Knowledge Base Articles » KB100203: Modal Dialog Box for MS Internet Explorer 4+ and Netscape 4+.

If you have an application that requires a separate pop up window and you want the user to address the contents of that window before returning to the main (parent) window, then a modal dialog box may be an appropriate solution.

If the browser is Internet Explorer 4 or higher, you can use the window.showModalDialog() function to achieve the desired effect.  If the browser is Netscape 4 or higher, we must fake modality by capturing the onfocus event of the parent window and forcing it to immediately return the focus to the child.  We must also capture and ignore all mouse-click events in the parent window, for as long as the child window is open.

Click here to see an example of a cross-browser modal dialog box.
 
If you tested the link above and you are using Internet Explorer, you will notice that, unfortunately, when using showModalDialog, the mouse pointer does not return to the correct arrow type after the child window is cleared. Hopefully, Microsoft will fix this at some point in the near future. Until then, the pointer will have an hourglass next to it, as if waiting on an operation. You can still click on the page as if it were a normal cursor.

To implement a modal dialog box, place the following javascript between the head tags of your document. The function ShowWindow() specifies the new window size and the document to open, and should be called when you wish to open the dialog box.  The HandleFocus() function is called whenever the page received the focus, and immediately returns the focus to the child window if it is open.  The IgnoreEvents() function is set up as the event handler for CLICK events for the lifetime of the child window.  It ensures that all mouse-clicks in the parent window are ignored.

<script>
 var winModalWindow
 
function IgnoreEvents(e)
{
  return false
}
 
function ShowWindow()
{
  if (window.showModalDialog)
  {
    window.showModalDialog("ModalChild.htm",null,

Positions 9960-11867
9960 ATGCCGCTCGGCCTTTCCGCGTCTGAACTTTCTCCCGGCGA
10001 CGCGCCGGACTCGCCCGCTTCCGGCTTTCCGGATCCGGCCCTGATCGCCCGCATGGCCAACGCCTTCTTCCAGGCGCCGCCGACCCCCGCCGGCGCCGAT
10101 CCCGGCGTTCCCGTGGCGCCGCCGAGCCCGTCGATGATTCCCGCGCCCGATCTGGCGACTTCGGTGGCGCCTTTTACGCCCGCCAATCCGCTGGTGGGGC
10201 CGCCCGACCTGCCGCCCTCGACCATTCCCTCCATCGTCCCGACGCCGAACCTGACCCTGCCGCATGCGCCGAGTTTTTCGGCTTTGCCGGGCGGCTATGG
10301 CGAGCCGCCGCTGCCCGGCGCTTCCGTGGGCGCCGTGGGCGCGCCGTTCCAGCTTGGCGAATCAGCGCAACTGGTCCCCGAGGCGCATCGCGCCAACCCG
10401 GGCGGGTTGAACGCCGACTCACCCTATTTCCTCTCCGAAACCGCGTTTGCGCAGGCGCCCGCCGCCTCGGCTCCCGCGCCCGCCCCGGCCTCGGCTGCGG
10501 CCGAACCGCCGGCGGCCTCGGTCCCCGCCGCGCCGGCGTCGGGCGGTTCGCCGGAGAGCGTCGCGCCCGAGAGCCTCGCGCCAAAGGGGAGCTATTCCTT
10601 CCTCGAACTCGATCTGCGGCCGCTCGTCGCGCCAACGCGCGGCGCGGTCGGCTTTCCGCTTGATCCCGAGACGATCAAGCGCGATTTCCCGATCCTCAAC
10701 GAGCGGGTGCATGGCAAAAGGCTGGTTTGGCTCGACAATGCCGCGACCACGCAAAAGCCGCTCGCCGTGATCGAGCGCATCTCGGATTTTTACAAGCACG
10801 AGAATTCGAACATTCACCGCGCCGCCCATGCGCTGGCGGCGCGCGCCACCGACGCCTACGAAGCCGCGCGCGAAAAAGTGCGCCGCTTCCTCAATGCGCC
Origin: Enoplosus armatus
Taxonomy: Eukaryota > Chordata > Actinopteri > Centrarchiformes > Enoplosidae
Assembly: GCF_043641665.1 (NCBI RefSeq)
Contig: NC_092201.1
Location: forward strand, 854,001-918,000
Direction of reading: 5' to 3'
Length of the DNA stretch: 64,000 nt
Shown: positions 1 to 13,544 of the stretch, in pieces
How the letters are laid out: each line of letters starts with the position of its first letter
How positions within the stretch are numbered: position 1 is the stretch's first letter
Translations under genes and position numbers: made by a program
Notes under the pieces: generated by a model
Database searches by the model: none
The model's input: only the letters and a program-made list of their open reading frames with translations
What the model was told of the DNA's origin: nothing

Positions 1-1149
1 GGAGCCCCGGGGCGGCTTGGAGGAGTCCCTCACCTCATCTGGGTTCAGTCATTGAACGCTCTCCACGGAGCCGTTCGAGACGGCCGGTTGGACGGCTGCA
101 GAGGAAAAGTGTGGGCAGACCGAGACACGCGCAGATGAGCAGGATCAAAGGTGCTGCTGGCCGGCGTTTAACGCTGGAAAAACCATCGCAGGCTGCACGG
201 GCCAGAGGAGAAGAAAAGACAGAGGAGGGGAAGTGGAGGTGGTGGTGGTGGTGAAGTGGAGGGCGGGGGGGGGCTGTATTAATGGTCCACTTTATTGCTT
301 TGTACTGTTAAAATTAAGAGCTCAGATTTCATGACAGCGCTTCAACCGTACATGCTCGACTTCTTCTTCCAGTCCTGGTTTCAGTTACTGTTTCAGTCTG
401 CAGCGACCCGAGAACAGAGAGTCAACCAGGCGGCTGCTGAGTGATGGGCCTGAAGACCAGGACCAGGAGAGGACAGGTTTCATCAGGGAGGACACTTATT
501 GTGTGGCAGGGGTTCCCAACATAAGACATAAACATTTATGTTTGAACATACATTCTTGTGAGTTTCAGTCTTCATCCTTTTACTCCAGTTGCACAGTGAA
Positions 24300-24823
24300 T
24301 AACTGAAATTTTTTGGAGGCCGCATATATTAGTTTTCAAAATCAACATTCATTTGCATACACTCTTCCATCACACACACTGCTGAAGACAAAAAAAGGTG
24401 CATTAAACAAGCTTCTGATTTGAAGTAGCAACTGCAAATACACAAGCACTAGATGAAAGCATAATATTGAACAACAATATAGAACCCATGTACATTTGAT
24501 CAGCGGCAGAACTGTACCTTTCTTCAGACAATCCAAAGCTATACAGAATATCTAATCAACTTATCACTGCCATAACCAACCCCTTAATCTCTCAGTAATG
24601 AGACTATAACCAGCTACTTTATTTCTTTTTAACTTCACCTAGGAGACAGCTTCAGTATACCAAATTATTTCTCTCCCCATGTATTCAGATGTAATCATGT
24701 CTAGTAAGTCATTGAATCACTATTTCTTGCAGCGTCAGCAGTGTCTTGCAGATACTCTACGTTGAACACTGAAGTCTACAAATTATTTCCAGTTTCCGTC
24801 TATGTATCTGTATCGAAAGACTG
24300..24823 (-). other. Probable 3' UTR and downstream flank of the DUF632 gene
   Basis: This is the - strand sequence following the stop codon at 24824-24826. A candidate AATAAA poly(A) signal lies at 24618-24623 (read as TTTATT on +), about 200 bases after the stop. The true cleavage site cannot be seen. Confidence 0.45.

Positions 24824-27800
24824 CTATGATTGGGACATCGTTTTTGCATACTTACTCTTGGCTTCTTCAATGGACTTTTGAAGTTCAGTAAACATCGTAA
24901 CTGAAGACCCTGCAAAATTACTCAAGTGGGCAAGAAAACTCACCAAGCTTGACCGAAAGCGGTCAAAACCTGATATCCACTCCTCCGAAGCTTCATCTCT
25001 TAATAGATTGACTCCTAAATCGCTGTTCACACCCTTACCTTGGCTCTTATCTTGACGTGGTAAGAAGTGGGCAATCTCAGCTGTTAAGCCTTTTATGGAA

"dialogWidth=200px;dialogHeight=100px")
  }
  else
  {
    window.top.captureEvents (Event.CLICK|Event.FOCUS)
    window.top.onclick=IgnoreEvents
    window.top.onfocus=HandleFocus 
    winModalWindow = 
    window.open ("ModalChild.htm","ModalChild",
       "dependent=yes,width=200,height=100")
    winModalWindow.focus()
  }
}

 
function HandleFocus()
{
  if (winModalWindow)
  {
    if (!winModalWindow.closed)
    {
      winModalWindow.focus()
    }
    else
    {
      window.top.releaseEvents (Event.CLICK|Event.FOCUS)
      window.top.onclick = ""
    }
  }
  return false
}
</script>

Finally, you open the subwindow by calling the ShowWindow function.  This can be done from a link tag as follows:

<a href="javascript:ShowWindow()">

You can view the documentation for the window.showModalDialog() method at the Microsoft Web Workshop.
 
The window.open() method is documented in the ECMAScript quick-reference guide on this site. When calling this method be sure to make the child window "dependent" so that if the user closes the parent window, the child will also close. Also, remember not to put any spaces in your features argument when calling the window.open() method - Netscape will not parse it correctly if you do.
 
To adopt the above code for use in your own pages you should modify the calls to window.open() and window.showModalDialog(). Change the file name to the desired URL and modify the width/height of the window that pops up to an appropriate size for your content.